You are here
The NEJM reports that zolendronic acid was shown to significantly lower the risk of nonvertebral or vertebral fragility fractures in older women with osteopenia.
A 6-year, double-blind controlled trial involved 2000 women >65 years old with osteopenia (T score −1.0 to −2.5 at hip or femoral neck) who were randomized to receive four infusions of either zoledronate 5 mg or normal saline (placebo) at 18-month intervals. No additional calcium supplements were provided on top of their normal dietary calcium intake (~1 gr/day). The primary endpoint was the time to first occurrence of a nonvertebral or vertebral fragility fracture.
Older women (mean age: 71±5 years) had a baseline femoral neck T score of −1.6±0.5 and the median 10-year risk of hip fracture of 2.3%.
At the end of 6 years, the overall fragility fracture rate was lower in the zoledronate treated patient (HR 0.63; 95% confidence interval, 0.50 to 0.79; P<0.001). The number of women that would need to be treated to prevent the occurrence of a fracture in 1 woman was 15.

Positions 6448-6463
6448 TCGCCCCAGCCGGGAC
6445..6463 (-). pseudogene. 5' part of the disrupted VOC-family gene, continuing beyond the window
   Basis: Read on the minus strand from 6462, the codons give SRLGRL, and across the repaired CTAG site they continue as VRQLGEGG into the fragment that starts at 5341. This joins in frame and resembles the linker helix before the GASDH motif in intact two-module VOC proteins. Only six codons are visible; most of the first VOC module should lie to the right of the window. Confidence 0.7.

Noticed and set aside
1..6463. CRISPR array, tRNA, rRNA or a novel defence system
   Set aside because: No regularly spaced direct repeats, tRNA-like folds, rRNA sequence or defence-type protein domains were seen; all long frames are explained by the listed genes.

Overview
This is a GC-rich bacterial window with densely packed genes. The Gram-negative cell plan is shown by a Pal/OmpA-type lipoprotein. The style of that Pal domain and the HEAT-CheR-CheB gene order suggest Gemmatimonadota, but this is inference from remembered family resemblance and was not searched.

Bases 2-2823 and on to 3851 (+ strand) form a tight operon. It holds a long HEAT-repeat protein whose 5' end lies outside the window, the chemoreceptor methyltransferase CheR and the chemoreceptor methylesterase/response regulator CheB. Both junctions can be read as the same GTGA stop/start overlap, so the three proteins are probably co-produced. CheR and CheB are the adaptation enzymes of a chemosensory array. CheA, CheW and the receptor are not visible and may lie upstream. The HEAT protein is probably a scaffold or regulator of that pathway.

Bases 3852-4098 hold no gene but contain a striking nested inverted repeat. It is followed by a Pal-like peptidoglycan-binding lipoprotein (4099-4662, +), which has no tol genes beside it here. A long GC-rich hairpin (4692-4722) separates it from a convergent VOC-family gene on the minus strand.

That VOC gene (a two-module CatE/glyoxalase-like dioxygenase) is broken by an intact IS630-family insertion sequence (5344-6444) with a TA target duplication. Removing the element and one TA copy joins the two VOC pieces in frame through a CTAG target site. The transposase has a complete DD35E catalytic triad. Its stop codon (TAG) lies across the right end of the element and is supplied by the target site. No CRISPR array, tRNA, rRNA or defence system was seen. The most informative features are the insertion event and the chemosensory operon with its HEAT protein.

Overall, women treated with zoledronate had a lower risk of nonvertebral fragility fractures (HR 0.66; P=0.001), symptomatic fractures (HR 0.73; P=0.003), vertebral fractures (OR 0.45; P=0.002), and height loss (P<0.001).
There were no atypical femoral fractures or cases of osteonecrosis of the jaw reported in either group. But there was a lower rate of certain adverse events, including cancer (OR 0.67; 95% CI, 0.50 to 0.89), myocardial infarction (OR 0.61), and death (OR 0.65; 95% CI, 0.40 to 1.05), in patients on zolendronic acid.
These data attest to the benefits of zolendronic acid given every 18 months for 6 years with a reduced fracture risk when given to elderly women with osteopenia only. Prior to this study, there was limited evidence about the benefits of treating elderly at risk women with osteopenia only.